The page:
Clinical Thyroidology® for the Public

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Can central neck dissection for papillary thyroid microcarcinoma be avoided to decrease thyroid cancer overtreatment?

CTFP Volume 14 Issue 1

The diagnosis of papillary thyroid microcarcinoma (thyroid cancer smaller than 1cm in size) has increased because of increased detection by medical imaging (often for non-thyroid related reasons). Papillary thyroid microcarcinoma is generally managed with less extensive surgery than larger thyroid cancers since it rarely spreads to the lymph nodes outside the neck. This means that often only the lobe containing the thyroid cancer is removed (thyroid lobectomy). Overall, patients with papillary thyroid microcarcinoma are considered to be at low risk for cancer recurrence after surgery.

However, despite the excellent prognosis, some patients still have lymph nodes under and behind the thyroid removed routinely even if they do not look abnormal on visual inspection at the time of surgery (a prophylactic central neck dissection). This study investigated the benefit of prophylactic central neck dissection to decrease recurrence of thyroid cancer in the neck in patients with papillary thyroid microcarcinoma who underwent thyroid lobectomy.

Ryu YJ and Yoon JH 2020 Impact of prophylactic unilateral central neck dissection needed for patients with papillary thyroid microcarcinoma. Gland Surg 9:352–361. PMID: 32420259.


This was a medical chart review of > 5000 patients who underwent a thyroid lobectomy for papillary thyroid microcarcinoma from 2004-2012 at hospital with extensive thyroid cancer management experience. Of those charts reviewed, 1071 patients were studied who did not have evidence of cancer spread to the lymph nodes prior to surgery. Patients were excluded if they were followed up for <1 year, had experienced thyroid cancer recurrence within 6 months, had thyroid pathology other than classical papillary thyroid carcinoma, had known nodules in the remaining thyroid lobe, or had abnormal serum thyroid function test results. Cancer recurrence was defined as the presence of abnormal lymph nodes on neck ultrasound. All recurrences were confirmed by fine needle biopsy that showed papillary thyroid cancer. Case follow up was for an average of almost 7 years.

In total, 613 patients had a lobectomy alone and 458 patients had a lobectomy plus prophylactic central neck dissection. In the central neck dissection group, 363 (79.3%) did not show thyroid cancer in lymph nodes and 95 (20.7%) did have thyroid cancer in lymph nodes. Only 27 total patients had detectable recurrences of thyroid cancer. Most were in the thyroid lobe that was not operated on. A total of 18 recurrences occurred in patients who did not have a central neck dissection and 9 occurred in those with a central neck dissection. Most were detected within 5 years of the initial surgery. The main factor that predicted recurrent thyroid cancer was cancer size > 6 mm and the presence of Hashimoto’s thyroiditis. The central neck dissection did not prevent recurrence in a significant way. Risks of complications including nerve damage to the recurrent laryngeal nerve and bleeding were low and no different between patients that had central neck dissection and those that did not.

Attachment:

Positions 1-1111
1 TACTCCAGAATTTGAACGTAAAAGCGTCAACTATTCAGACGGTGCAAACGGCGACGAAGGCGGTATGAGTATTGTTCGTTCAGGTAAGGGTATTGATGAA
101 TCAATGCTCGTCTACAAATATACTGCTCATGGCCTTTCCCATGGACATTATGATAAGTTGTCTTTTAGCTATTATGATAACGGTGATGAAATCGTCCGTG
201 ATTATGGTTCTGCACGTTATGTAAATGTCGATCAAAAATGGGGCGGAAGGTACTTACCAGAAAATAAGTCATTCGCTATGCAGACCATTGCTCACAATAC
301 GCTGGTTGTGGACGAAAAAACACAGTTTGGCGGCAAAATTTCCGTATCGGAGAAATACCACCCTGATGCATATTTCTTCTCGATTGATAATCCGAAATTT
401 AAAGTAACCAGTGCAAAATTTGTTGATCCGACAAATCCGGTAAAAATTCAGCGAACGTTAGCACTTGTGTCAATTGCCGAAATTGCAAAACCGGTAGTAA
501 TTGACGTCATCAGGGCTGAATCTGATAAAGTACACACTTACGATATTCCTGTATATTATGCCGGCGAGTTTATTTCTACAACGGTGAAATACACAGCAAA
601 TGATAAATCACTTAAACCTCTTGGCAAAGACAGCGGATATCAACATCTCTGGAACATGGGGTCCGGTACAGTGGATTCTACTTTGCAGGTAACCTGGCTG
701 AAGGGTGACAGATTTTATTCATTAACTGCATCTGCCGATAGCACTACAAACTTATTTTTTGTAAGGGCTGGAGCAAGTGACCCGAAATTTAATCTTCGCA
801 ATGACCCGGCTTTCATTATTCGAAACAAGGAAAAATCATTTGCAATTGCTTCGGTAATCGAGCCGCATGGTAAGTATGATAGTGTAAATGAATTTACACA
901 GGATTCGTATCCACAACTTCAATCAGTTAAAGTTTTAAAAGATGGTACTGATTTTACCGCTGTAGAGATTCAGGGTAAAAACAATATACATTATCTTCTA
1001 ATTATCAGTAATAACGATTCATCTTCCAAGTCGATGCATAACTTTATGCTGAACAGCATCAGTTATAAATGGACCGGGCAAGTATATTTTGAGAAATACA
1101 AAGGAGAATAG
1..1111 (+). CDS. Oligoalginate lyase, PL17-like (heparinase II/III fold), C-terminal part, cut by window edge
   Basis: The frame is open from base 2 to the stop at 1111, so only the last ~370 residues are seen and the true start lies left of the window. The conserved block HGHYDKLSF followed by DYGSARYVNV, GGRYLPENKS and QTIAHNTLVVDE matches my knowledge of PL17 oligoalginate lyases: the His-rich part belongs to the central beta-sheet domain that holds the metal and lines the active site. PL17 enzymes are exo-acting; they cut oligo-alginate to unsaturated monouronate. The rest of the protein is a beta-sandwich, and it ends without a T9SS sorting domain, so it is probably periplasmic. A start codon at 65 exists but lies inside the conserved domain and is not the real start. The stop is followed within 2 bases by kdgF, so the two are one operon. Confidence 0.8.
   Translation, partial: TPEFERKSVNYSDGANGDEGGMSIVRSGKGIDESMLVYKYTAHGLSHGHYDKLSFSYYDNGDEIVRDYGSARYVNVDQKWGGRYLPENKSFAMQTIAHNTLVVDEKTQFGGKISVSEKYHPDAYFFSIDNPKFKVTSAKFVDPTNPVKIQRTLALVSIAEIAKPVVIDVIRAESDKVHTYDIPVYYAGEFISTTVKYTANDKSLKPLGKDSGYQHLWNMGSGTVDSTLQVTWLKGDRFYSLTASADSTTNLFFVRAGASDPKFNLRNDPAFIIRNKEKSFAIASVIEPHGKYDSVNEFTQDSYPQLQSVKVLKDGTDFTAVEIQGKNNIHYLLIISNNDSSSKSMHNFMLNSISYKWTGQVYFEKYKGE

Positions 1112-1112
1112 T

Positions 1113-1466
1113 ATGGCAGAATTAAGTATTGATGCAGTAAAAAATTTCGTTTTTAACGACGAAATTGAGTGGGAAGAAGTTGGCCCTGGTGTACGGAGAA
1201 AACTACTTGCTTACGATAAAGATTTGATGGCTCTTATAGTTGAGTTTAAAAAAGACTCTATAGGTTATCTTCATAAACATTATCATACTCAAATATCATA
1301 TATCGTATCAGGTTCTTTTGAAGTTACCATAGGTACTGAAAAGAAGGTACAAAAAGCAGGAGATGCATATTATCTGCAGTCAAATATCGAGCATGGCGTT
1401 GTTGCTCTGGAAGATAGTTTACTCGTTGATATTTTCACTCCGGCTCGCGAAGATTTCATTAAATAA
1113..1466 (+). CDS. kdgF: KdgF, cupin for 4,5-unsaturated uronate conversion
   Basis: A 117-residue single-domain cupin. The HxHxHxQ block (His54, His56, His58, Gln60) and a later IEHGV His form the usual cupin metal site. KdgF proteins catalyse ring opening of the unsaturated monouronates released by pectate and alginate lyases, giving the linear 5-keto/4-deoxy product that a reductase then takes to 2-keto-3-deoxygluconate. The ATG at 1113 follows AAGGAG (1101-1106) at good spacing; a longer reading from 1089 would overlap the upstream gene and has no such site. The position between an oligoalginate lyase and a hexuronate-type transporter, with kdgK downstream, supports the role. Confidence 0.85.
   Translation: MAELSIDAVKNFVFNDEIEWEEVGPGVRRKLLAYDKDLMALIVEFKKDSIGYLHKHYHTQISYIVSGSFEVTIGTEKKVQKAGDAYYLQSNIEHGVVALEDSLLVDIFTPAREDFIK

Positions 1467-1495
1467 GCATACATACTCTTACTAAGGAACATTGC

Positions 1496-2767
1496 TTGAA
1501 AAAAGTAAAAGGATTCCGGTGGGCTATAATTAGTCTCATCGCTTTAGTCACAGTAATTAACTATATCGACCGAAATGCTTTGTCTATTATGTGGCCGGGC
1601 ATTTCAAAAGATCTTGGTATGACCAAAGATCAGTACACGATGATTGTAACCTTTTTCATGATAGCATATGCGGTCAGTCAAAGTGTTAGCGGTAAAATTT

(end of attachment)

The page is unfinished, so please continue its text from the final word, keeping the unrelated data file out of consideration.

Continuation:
Prophylactic central neck dissection in patients with papillary thyroid microcarcinoma did not decrease the risk of recurrent thyroid cancer and removal of central lymph nodes should not be a standard part of surgery for papillary thyroid microcarcinoma when a lobectomy is the operation of choice. This is important for patients because it shows more extensive surgery for papillary thyroid microcarcinoma does not appear helpful in general. Even shorter operative time and less time under general anesthesia is a significant benefit. Additionally, this study (and these studies in general) was performed where the thyroid cancer surgeons have extensive experience. For surgeons who have less experience (<25 thyroid surgeries per year), a lobectomy alone is simpler and generally has less risk of complication than a surgery that involves lymph node dissection.

— Joshua Klopper, MD


Papillary thyroid cancer: the most common type of thyroid cancer. There are 4 variants of papillary thyroid cancer: classic, follicular, tall-cell and noninvasive follicular thyroid neoplasm with papillary-like nuclear features (NIFTP).

Papillary microcarcinoma: a papillary thyroid cancer smaller than 1 cm in diameter.

Lobectomy: surgery to remove one lobe of the thyroid.

Lymph node: bean-shaped organ that plays a role in removing what the body considers harmful, such as infections and cancer cells.

Cancer recurrence: this occurs when the cancer comes back after an initial treatment that was successful in destroying all detectable cancer at some point.

Central neck compartment: the central portion of the neck between the hyoid bone above, and the sternum and collar bones below and laterally limited by the carotid arteries.

Prophylactic central neck dissection: careful removal of all lymphoid tissue in the central compartment of the neck, even if no obvious cancer is apparent in these lymph nodes.

Hashimotos thyroiditis: the most common cause of hypothyroidism in the United States. It is caused by antibodies that attack the thyroid and destroy it.